Tips & Techniques for Finishing Red Oak Projects
By Rob Robillard
Did you know an Oak tree can live up to 1,000 years? Typically in my neck of the woods, a veteran Oak is 150-300 years of age. Once Oak makes it to your work shop, it’s your job to make sure that your projects lasts a good long time, to carry this trend.
There are many ways to finish an Oak project. This article discusses a few approaches that I took when finishing an Oak stool.
One consideration when finishing Oak is its grain patterns. Oak has a strong grain pattern. Unlike other wood species, Oak has large, open grain that absorbs stain easily.
Use Scrap Wood To Test Your Finish
I was always taught to test joints, cuts, fitment and even stains on scrap wood prior to using the real thing. Creating a sample board of finishes allows you, and your wife or client, an opportunity to make a well-informed decision on an accurate preview of how the finish will look.
When using scrap wood, make sure that you sand and apply the finish to your samples with the same methods that you would on the finial project. This means that if your mixing stains, take the time to measure and record what you do.
Sanding Your Project
I always sand my projects first with 80-grit to remove mill marks and then graduate through 100-120 and end with 220 grit sand paper.
After applying my first coat of finish, I will scuff-sand to 280 or 320 grit sand paper. Scuff sanding is the process of lightly sanding a surface in preparation for primer, paint, and/or varnish. This sanding process removes any raised grain, and etches the finish for the next coat to adhere to.
Adding Color with Dye or Stain
Adding a dye or stain to your Oak project creates a strong undertone that can really pop the grain. Traditionally, mixing and using dye is a process done by woodworkers and furniture makers. Dye coloring tends to be yellow or reddish brown. Using dye is more labor intensive, as it’s typically thinned 50% and applied to the bare wood with a brush and any excess is blotted up. If a darker result is desired, apply additional coats.
A simpler approach — and one that I favor —is using a wood stain or dye stain like General Finishes.
If desired you can mix any two colors in a 50/50 blend to create a custom, unique hue. It’s really up to your creative efforts.
Applying A Glaze To Your Project
I appreciate glaze finishes. Glaze fills the grain or deeper detail profile cuts of your project creates a finish similar to an aged, distressed, marbling, or burnishing effect.
For Oak I seal the surface with a shellac prior to glazing. I use a dewaxed shellac. Many woodworker mix and thin they’re own batch of shellac, I buy ready-mixed in the can. Make sure you use 100% wax-free Shellac listed often listed as a “universal sanding sealer”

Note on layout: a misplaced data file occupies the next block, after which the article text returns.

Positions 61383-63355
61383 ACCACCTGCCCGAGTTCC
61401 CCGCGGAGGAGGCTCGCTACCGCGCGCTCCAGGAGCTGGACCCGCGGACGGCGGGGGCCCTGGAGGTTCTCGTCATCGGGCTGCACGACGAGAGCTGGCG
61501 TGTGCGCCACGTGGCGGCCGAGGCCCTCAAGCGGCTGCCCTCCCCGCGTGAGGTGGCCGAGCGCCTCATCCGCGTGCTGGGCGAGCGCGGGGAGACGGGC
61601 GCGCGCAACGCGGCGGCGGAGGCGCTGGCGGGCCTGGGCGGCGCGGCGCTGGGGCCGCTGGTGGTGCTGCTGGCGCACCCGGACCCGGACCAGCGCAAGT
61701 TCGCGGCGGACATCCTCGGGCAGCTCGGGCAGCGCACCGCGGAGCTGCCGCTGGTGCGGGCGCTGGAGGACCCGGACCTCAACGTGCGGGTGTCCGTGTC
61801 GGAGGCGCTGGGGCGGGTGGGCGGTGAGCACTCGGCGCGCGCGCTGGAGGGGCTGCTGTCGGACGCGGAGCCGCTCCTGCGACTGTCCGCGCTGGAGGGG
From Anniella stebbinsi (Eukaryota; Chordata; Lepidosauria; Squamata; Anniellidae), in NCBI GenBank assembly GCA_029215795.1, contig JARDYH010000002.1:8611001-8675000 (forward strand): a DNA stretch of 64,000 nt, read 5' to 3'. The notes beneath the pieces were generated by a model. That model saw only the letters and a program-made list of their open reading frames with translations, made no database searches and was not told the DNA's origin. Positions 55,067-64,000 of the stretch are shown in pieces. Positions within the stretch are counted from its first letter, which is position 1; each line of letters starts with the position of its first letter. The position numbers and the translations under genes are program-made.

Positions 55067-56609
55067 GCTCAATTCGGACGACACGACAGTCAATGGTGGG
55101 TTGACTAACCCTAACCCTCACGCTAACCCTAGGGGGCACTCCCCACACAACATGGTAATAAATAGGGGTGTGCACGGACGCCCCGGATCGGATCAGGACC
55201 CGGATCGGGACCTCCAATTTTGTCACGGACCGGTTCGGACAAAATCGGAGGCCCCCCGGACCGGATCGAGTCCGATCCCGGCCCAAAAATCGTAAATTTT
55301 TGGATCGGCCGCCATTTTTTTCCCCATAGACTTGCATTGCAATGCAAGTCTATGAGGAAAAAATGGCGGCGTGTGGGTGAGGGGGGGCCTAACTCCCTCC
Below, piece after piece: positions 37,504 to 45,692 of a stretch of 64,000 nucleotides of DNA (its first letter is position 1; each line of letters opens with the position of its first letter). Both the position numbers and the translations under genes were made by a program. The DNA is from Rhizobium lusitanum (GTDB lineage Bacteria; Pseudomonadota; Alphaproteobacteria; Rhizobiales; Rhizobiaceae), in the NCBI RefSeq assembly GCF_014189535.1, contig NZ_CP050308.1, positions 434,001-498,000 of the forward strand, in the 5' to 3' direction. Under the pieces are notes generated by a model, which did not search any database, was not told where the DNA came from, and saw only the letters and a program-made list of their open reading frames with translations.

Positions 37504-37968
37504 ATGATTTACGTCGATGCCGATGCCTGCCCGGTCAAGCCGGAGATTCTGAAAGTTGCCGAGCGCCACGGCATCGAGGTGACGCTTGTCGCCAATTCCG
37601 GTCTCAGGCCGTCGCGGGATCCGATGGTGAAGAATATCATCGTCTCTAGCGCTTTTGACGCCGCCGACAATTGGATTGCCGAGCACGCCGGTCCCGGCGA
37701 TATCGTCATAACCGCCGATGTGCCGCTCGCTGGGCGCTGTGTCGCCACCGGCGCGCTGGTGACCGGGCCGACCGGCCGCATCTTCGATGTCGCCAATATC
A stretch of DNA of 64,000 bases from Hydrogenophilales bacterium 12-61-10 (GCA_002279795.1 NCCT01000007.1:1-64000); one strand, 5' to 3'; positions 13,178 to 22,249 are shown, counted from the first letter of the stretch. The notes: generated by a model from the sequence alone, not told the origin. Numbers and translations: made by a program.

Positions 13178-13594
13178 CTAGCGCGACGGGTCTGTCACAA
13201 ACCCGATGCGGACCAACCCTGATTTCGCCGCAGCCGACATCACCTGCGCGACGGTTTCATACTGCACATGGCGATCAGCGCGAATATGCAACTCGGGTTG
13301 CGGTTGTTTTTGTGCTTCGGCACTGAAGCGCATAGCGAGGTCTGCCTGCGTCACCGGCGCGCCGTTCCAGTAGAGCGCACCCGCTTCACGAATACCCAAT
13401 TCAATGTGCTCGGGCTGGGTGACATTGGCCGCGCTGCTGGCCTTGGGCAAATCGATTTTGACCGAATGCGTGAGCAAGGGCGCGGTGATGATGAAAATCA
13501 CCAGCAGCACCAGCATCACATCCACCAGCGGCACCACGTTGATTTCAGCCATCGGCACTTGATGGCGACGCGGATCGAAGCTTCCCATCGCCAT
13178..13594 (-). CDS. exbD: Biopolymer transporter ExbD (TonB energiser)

Glaze is a thick stain, that is applied over a sealed surface. General Finishes makes a “Glaze Effects” stain that can be used to create antique, graining or faux finishes. You can also get tinting glazes that can be tinted with any colors or oil-based paint.
Glaze is best applied with a stiff brush, to work the pigment into the grain, and then wiped off with clean rags. After the glaze has dried, seal it again with the dewaxed shellac, let it dry and apply your top coat.
I used a 1×6 Red Oak board to try out different stain, dye and glaze effects. I was leaning toward a darker finished project, but the wife stepped in and decided she liked my sample that was sealed with Zinsser shellac, scuff sanded and coated with Polyurethane.
Apply Your Top Coat
A top coat protects your project for years to come. You can use a water-based or oil-based varnish or lacquer.
Full Finish Process Steps [Steps 1, 3 and 4 are optional]
|1. Apply dye or stain to the bare wood and let dry.|
2. Seal with shellac and scuff-sand when dry.
3. Glaze with dark [your color choice] gel stain.
4. Seal with shellac and scuff-sand when dry.
5. Apply a topcoat of your choice.
Short Cut Finish Process [Step 1 is optional]
1. Apply two coats of Wipe-On gel stain. [color of your choice] let dry.
2. Apply a topcoat of your choice
Once finished, Oak pops with beauty. Light reflects through its layers, giving these finishes stunning depth and beauty. In the end, I finished my Red Oak stool project with Shellac and Minwax polyurethane.